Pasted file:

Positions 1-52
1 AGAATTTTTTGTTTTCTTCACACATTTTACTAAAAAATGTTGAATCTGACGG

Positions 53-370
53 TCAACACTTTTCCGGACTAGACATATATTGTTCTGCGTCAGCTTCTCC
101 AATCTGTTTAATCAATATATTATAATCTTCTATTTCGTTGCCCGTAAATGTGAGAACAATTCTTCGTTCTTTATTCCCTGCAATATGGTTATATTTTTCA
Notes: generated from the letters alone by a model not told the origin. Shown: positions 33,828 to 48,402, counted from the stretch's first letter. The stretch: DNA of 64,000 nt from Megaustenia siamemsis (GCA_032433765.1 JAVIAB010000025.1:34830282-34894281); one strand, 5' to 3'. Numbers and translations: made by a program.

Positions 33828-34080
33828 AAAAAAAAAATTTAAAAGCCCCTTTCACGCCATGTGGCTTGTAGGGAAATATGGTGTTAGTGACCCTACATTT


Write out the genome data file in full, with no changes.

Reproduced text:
Positions 1-52
1 AGAATTTTTTGTTTTCTTCACACATTTTACTAAAAAATGTTGAATCTGACGG

Positions 53-370
53 TCAACACTTTTCCGGACTAGACATATATTGTTCTGCGTCAGCTTCTCC
101 AATCTGTTTAATCAATATATTATAATCTTCTATTTCGTTGCCCGTAAATGTGAGAACAATTCTTCGTTCTTTATTCCCTGCAATATGGTTATATTTTTCA
Notes: generated from the letters alone by a model not told the origin. Shown: positions 33,828 to 48,402, counted from the stretch's first letter. The stretch: DNA of 64,000 nt from Megaustenia siamemsis (GCA_032433765.1 JAVIAB010000025.1:34830282-34894281); one strand, 5' to 3'. Numbers and translations: made by a program.

Positions 33828-34080
33828 AAAAAAAAAATTTAAAAGCCCCTTTCACGCCATGTGGCTTGTAGGGAAATATGGTGTTAGTGACCCTACATTT